Finding a certified trainer
If you’re planning to exercise during or after breast cancer treatment — especially strength training — you may want to work out with:
a certified trainer with experience working with people diagnosed with breast cancer
a physical therapist trained in lymphedema diagnosis and management
A qualified trainer can help you start slowly, explain which precautions you need to take, and push you enough but not too much.
It’s important to make sure your trainer is certified by a national organization. There are a few well-known, respected organizations, including the American College of Sports Medicine, the National Academy of Sports Medicine, and the American Council on Exercise.
A trainer who is certified in cancer exercise training by the American College of Sports Medicine has done additional work with people who’ve been diagnosed with cancer. The American College of Sports Medicine’s cancer and exercise training program prepares trainers to understand how cancer therapy — especially surgery and chemotherapy — can increase the risk of injury and other complications, such as lymphedema. The organization also offers an exercise program directory you can use to search for a certified cancer exercise trainer and exercise and rehabilitation programs specifically for cancer survivors via its Moving Through Cancer program. For best results, put in only your two-letter state abbreviation.
Although a college degree isn’t necessary to be a good trainer, it’s helpful to have a degree in a field related to exercise physiology.
Here are some questions you may want to ask a potential trainer:
Have you worked with people diagnosed with breast cancer before?
Are you certified? If so, which organization is your certification from?
Are you certified in cancer exercise training?
May I have the names of three of your current clients as references?
How to stick to an exercise routine
For many people, the hardest part of exercising is sticking to a steady routine. Once the initial enthusiasm wears off, you may find yourself making excuses not to exercise. Here are some tips to help keep you motivated.
Make it fun. If you like being around people, you may want to take a yoga class or sign up for a local biking or hiking club. If you’re happier on your own, try walking in a park or location with a nice view.
Switch things up so you don’t get bored. Walk one day and lift light weights the next. Ride a bike, dance, take a yoga class — doing anything is better than doing nothing.
Make exercise social. If you make a commitment to exercise with someone else, you’re more likely to stick to a routine than if you work out alone. Plus, you get to catch up with a friend and keep each other motivated.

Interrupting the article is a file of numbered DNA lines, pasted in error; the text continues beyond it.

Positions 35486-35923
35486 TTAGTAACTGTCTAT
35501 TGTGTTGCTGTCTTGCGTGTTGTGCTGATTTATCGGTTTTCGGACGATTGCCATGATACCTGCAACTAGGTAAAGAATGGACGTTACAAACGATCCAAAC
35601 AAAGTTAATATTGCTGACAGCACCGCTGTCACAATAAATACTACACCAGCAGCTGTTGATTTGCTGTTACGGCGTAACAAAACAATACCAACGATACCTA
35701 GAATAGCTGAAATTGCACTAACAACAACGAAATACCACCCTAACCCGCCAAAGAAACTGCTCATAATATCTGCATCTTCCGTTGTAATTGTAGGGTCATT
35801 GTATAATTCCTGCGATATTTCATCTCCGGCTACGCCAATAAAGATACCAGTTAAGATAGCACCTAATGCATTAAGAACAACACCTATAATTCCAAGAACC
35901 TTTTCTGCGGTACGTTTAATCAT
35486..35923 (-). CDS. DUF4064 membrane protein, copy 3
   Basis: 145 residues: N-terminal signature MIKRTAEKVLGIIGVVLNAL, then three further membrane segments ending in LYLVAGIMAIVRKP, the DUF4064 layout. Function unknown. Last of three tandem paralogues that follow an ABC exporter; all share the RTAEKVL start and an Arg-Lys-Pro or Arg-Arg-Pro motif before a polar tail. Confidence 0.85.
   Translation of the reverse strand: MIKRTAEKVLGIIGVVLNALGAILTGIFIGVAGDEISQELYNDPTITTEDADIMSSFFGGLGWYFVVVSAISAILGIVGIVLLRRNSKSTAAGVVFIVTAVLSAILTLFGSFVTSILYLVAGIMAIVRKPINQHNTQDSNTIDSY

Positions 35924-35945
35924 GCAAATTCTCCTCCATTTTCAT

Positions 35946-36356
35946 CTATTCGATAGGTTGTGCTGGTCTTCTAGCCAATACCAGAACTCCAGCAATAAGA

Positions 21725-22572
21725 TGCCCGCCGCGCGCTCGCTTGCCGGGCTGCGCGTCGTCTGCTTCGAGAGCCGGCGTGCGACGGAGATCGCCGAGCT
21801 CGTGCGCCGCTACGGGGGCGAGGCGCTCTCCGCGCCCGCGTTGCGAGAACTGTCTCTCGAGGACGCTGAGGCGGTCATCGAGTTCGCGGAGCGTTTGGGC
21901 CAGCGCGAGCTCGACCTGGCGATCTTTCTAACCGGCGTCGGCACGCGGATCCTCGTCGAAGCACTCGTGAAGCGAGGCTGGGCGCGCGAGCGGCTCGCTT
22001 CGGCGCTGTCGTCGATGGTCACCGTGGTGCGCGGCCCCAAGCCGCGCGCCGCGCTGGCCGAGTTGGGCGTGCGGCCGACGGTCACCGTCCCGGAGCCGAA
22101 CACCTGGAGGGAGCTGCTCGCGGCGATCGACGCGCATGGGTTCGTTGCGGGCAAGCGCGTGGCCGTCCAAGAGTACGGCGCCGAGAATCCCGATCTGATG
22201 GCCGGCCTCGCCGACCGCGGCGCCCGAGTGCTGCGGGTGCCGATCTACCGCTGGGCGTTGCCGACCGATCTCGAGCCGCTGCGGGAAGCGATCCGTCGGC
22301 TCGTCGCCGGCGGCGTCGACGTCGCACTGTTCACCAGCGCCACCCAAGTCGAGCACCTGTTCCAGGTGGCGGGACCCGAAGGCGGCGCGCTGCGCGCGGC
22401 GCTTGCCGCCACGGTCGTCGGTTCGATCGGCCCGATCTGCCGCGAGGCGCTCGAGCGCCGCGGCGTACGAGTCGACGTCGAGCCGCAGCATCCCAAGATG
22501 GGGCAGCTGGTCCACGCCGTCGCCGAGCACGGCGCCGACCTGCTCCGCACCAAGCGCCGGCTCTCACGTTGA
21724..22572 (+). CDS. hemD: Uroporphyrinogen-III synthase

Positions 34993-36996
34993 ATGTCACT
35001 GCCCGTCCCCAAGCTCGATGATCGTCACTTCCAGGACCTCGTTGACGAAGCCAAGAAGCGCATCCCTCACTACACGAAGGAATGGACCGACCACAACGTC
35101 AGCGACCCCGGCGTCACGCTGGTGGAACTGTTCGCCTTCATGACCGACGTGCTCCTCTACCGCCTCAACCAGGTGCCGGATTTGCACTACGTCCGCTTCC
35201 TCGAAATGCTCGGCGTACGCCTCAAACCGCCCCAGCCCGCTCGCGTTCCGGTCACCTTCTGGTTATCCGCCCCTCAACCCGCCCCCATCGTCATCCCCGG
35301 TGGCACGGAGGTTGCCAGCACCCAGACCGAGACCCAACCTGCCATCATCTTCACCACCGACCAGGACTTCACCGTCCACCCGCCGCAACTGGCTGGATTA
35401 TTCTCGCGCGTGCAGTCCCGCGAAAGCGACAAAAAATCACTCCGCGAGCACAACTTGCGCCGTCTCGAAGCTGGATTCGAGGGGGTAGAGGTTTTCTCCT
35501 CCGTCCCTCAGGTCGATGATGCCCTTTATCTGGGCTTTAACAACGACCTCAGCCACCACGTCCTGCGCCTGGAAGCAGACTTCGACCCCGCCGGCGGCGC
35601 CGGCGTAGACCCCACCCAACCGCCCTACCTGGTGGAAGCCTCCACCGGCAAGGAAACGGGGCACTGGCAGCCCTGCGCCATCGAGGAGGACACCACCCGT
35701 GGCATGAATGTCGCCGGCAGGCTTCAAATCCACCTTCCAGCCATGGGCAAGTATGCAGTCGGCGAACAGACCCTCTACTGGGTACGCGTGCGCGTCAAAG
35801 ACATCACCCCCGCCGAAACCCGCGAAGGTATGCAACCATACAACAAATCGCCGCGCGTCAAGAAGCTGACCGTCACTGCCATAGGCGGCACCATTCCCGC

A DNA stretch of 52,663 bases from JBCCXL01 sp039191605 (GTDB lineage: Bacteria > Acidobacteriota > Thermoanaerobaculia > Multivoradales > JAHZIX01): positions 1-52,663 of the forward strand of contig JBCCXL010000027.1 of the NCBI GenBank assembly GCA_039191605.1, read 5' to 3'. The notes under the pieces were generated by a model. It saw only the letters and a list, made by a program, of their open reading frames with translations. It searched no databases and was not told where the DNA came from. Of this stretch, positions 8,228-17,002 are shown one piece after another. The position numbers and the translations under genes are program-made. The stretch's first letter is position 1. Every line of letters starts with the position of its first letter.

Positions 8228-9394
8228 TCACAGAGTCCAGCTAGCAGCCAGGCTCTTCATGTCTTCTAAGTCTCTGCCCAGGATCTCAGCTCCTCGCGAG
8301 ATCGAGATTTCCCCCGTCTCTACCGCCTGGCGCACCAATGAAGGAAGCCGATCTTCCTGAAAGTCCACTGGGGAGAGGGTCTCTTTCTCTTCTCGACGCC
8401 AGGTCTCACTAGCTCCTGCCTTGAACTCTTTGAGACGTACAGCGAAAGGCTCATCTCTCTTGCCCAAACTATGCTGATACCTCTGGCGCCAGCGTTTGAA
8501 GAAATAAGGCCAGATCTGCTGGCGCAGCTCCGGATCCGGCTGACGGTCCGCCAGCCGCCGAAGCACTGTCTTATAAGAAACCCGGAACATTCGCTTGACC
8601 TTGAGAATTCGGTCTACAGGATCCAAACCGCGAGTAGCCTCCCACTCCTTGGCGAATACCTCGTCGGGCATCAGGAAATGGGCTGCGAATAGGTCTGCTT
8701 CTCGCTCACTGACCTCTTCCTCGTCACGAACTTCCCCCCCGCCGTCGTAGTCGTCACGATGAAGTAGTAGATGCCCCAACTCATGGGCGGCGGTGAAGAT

Make exercise a priority. Think of exercising as a necessary part of life, like breathing, sleeping, and eating. You also can think of it as an important part of your breast cancer recovery plan. It’s what you do to be as healthy as you can be. Schedule exercise like you do any other important activity. Put it on your daily to-do list.
Exercise first thing in the morning. Some experts say you’re more likely to stick to your routine if you exercise in the morning. As the day goes on, you’re more likely to come up with excuses or have delays in your schedule that can make it hard to exercise. Another bonus of morning exercise: you’re energized for the day ahead.
Exercise on your way home from work. If you can’t exercise first thing in the morning, working out on your way home from work is the next best thing. Make sure you don’t go home first. Once you change and sit down, it’s difficult to motivate yourself to go back out again. A bonus of after-work exercise: you melt away the day’s stress and irritations.
Exercise even when you think you’re too tired. Exercise makes your brain release endorphins, which elevate your mood and make your whole body feel better. You also breathe deeply, which can make you feel calm and relaxed.
Keep an exercise journal. Write down the exercise statistics that are important to you: how long you exercised for, how far you walked (or ran or biked), how much weight you lifted, and how many reps you did. Seeing your progress can help keep you motivated to keep going.
Reward yourself. Set some goals and as you achieve them, reward yourself. When you’re able to walk for 30 minutes without stopping, consider buying yourself a new pair of walking shoes. When you can do Eagle Pose in yoga, consider buying yourself a new pair of yoga pants. Do whatever works for you.
Be flexible. If you’re truly too busy or feel run down, take a break. The important thing is to get back on track as soon as you can.
Exercise resource guide
Here are some helpful resources that may help as you put together an exercise plan to review with your doctor before getting started.
Dr. Sharon Cowden, pediatrician, golfer, and breast cancer survivor, and Janette Poppenberg, a cancer exercise trainer certified by the American College of Sports Medicine and the American Cancer Society developed the Strength & Courage: Exercises for Breast Cancer Survivors program for breast cancer survivors.
The American Cancer Society offers a list of exercises that people diagnosed with breast cancer can do in the first three to seven days after surgery. Each exercise has an accompanying illustration.
The American Cancer Society releases updated nutrition and physical activity guidelines every five years. The organization includes a detailed summary of the guidelines, as well as a link to the full guidelines written for health professionals.
A service of the National Library of Medicine and the National Institutes of Health, MedlinePlus offers exercise tips, research, tools, and statistics.
The President’s Council on Sports, Fitness, and Nutrition is a committee of up to 25 volunteer citizens appointed by the president to serve in an advisory capacity through the Secretary of Health and Human Services. The committee offers news, blogs, videos, and resources on healthy eating and physical activity.
LIVESTRONG at the YMCA is a 12-week, small group exercise program for adults who’ve been diagnosed with cancer. The program is in more than 791 YMCA locations. You can learn more about the program and how you can bring LIVESTRONG to your local YMCA.
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Written by: Jamie DePolo, senior editor
— Last updated on August 23, 2022, 7:49 PM